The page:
#BeyondTheMean

Education Data and the Law

Updated: Jan 23



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When working with educational data, it is important that you are up-to-speed on the various legal requirements related to student’s privacy. Educational data is extremely sensitive information and its protection and proper use should be the first priority of any data analyst. In this post, I will provide an overview of some of the key student privacy laws. I am not a lawyer, this post should not be interpreted as legal advice.


Family Educational Rights and Privacy Act (FERPA)

The Family Educational Rights and Privacy Act (FERPA) is the primary law that governs the privacy of student educational records. Generally, an educational record is any part of the students record generated by their school, district, or state. The primary foundation of FERPA is that only the parent (which is defined as a natural parent, guardian, or an individual acting as a parent in the absence of a parent or a guardian) can access students private records.


There are a few exceptions to this rule as the records exist to support the functioning of the school itself. For example, school officials, such as teachers or administrators, have broad access to the records of students under their care but do not have access to student records for students in whom they do not have a “legitimate educational interest”. FERPA also allows a school to share student records with another school upon the enrollment of the student in their new school.


The “directory information” exception to FERPA often catches people by surprise. Schools may publish directory information, such as names, addresses, phone numbers, or enrollment status. Parents may opt out of being included in directory information releases.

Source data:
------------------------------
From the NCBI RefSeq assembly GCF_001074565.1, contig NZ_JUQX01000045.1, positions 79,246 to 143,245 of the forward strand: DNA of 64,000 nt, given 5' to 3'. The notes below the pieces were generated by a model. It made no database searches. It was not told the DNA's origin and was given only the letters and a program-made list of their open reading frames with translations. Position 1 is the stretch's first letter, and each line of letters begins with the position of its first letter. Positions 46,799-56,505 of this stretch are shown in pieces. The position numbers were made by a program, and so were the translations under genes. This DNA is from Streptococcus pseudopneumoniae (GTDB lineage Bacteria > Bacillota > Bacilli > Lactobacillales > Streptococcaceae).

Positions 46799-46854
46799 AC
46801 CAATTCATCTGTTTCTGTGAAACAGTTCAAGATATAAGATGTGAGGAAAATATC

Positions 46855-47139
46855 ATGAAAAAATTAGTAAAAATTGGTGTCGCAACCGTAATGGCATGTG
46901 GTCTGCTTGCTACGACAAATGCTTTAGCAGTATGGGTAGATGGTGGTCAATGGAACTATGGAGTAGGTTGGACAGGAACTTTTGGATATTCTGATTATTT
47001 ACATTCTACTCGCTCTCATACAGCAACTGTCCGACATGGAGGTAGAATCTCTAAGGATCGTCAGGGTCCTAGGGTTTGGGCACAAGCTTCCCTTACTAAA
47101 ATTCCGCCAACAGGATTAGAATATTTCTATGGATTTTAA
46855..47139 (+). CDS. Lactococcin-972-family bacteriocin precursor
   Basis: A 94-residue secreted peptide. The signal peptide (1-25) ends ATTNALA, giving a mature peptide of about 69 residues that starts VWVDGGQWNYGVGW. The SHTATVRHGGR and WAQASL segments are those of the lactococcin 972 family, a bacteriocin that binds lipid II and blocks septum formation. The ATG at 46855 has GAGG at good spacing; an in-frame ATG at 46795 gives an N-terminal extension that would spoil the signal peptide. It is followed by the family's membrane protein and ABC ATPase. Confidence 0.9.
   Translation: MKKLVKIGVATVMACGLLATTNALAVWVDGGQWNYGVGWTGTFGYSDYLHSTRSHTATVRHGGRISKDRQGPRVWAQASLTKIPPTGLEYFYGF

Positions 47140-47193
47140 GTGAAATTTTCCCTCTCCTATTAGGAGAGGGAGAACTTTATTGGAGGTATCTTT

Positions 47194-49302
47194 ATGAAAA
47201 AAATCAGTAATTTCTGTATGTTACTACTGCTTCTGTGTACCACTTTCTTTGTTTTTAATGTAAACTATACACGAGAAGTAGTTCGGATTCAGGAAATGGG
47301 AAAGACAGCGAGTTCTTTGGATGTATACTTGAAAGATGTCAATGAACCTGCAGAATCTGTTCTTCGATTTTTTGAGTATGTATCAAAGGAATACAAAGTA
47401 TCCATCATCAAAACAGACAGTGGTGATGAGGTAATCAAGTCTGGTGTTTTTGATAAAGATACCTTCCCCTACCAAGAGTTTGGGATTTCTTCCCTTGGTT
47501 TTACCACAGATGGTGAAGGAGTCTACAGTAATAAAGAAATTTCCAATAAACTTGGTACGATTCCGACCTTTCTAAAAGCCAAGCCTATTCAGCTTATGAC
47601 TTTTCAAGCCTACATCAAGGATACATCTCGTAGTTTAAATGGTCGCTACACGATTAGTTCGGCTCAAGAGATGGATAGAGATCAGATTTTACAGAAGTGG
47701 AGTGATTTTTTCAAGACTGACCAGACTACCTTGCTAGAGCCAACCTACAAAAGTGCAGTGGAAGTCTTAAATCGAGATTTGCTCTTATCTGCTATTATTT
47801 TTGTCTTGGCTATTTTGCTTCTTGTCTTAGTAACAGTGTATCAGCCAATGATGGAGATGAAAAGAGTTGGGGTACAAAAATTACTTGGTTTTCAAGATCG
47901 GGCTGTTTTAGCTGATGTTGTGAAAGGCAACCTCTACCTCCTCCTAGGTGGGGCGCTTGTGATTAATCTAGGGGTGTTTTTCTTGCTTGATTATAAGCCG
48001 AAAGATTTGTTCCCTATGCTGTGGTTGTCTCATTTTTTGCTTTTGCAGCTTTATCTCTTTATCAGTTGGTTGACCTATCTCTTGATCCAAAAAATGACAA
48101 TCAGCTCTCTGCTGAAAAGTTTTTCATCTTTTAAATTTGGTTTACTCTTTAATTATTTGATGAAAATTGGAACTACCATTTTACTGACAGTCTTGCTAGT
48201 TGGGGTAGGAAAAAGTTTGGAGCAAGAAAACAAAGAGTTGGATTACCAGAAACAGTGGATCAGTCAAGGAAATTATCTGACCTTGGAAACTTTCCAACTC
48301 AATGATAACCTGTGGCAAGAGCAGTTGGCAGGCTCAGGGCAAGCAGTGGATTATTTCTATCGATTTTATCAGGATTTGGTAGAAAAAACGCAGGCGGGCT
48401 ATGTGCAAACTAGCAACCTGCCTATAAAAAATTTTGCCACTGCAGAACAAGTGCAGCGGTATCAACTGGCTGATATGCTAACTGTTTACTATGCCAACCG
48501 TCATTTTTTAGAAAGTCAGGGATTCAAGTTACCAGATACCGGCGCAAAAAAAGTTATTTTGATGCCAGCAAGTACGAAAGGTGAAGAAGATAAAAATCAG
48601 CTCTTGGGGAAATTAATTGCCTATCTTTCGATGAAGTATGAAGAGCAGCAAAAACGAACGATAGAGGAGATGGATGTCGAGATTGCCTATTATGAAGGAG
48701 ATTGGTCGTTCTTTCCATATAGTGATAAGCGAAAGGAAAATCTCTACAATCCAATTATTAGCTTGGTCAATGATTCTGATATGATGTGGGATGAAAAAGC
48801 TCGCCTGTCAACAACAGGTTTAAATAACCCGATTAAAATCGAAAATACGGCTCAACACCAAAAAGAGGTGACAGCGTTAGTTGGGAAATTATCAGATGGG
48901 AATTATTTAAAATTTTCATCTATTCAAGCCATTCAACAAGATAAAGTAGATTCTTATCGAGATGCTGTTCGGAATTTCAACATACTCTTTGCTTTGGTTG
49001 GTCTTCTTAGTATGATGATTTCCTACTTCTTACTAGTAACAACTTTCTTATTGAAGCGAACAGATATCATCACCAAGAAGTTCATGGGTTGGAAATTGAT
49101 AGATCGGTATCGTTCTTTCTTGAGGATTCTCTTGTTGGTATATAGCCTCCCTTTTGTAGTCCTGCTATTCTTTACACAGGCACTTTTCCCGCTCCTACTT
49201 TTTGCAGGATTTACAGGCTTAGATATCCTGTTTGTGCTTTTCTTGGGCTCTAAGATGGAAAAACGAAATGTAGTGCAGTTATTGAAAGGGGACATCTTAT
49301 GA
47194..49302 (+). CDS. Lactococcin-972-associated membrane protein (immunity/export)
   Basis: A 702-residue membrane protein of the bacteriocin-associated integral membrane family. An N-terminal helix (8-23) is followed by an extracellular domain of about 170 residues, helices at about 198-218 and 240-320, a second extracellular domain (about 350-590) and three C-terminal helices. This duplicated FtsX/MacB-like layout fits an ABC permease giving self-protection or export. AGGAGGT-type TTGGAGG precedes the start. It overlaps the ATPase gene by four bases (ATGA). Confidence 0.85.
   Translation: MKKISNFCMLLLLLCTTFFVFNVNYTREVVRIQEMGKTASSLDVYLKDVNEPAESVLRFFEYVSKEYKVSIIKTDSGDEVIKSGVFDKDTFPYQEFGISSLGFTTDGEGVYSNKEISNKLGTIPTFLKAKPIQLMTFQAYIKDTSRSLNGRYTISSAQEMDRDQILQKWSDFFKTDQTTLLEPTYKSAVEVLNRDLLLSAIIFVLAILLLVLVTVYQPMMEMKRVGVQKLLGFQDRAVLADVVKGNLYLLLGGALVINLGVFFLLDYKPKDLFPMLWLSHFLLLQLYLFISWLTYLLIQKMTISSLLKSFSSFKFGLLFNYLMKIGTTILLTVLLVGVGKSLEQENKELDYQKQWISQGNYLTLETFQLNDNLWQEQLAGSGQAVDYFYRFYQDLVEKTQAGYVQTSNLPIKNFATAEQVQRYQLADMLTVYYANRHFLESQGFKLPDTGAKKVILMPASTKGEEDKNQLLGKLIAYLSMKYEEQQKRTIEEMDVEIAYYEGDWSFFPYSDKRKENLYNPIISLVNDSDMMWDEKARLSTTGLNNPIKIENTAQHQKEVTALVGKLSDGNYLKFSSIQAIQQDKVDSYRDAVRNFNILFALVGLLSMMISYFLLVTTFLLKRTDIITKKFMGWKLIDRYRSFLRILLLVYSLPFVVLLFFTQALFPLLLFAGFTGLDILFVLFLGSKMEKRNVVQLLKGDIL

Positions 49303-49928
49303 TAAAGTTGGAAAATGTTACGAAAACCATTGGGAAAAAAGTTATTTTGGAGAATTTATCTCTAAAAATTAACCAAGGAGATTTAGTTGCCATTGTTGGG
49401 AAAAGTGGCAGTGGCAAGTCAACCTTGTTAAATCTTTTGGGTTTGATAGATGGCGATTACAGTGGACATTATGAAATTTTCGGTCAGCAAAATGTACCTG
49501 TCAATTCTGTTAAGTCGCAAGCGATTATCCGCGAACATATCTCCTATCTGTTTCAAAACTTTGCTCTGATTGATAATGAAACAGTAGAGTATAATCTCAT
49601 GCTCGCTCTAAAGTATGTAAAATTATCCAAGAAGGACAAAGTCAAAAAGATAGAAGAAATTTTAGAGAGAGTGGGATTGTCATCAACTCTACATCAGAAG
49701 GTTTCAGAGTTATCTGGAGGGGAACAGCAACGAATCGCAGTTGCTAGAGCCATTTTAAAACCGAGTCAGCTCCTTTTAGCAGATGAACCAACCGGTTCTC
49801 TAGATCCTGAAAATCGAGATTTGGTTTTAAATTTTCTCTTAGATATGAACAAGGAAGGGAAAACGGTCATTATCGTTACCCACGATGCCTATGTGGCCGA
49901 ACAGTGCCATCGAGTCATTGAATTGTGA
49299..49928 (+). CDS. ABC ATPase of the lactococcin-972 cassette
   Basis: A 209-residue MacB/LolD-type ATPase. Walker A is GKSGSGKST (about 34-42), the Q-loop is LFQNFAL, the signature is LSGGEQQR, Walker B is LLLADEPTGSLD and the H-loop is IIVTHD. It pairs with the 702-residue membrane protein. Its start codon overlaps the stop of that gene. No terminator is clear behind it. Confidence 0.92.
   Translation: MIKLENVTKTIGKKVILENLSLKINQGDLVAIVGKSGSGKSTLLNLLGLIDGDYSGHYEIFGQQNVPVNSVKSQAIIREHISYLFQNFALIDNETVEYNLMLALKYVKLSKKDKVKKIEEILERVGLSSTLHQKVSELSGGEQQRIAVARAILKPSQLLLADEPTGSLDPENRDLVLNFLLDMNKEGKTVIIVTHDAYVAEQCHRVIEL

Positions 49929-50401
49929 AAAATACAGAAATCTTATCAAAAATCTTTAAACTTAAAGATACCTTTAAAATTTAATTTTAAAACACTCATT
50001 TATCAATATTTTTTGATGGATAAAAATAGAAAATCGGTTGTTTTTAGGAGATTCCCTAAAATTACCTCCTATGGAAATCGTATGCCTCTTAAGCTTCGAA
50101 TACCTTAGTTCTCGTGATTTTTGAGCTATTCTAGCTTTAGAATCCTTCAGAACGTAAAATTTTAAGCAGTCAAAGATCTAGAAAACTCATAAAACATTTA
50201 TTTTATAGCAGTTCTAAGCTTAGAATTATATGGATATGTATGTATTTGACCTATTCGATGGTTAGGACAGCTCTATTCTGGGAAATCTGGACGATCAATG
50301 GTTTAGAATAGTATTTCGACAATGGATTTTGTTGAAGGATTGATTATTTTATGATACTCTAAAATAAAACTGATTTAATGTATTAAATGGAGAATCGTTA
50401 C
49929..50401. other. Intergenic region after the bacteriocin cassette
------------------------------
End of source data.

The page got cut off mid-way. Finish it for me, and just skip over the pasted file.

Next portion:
As an educator, FERPA’s expectation is that you keep personally identifiable information about a student private. Student records should not be shared with those outside of the student’s scope of services. You must also take steps to protect from undue access to student data. For example, you should never leave student data sheets open on your computer while you are away and you should never email student information or store information in tools that may be accessible by those outside of your organization.


You can learn more details about FERPA here.



Protection of Pupil Rights Amendment (PPRA)

The Protection of Pupil Rights Amendment (PPRA) deals with the collection and use of certain kinds of information from students. In short, parents and students have the right to consent, be notified, opt out of, and inspect most surveys, certain physical exams, and other specialized data collections.


The PPRA lists eight protected survey areas under which parents/students must give consent before participating in:


1. Political affiliations or beliefs of the student or students’ parent;

2. Mental or psychological problems of the student or student’s family;

3. Sex behavior or attitudes;

4. Illegal, anti-social, self-incriminating, or demanding behavior;

5. Critical appraisals of others with whom respondents have close family relationships;

6. Legally recognize privilege or analogous relationships, such as with lawyers, doctors, or ministries;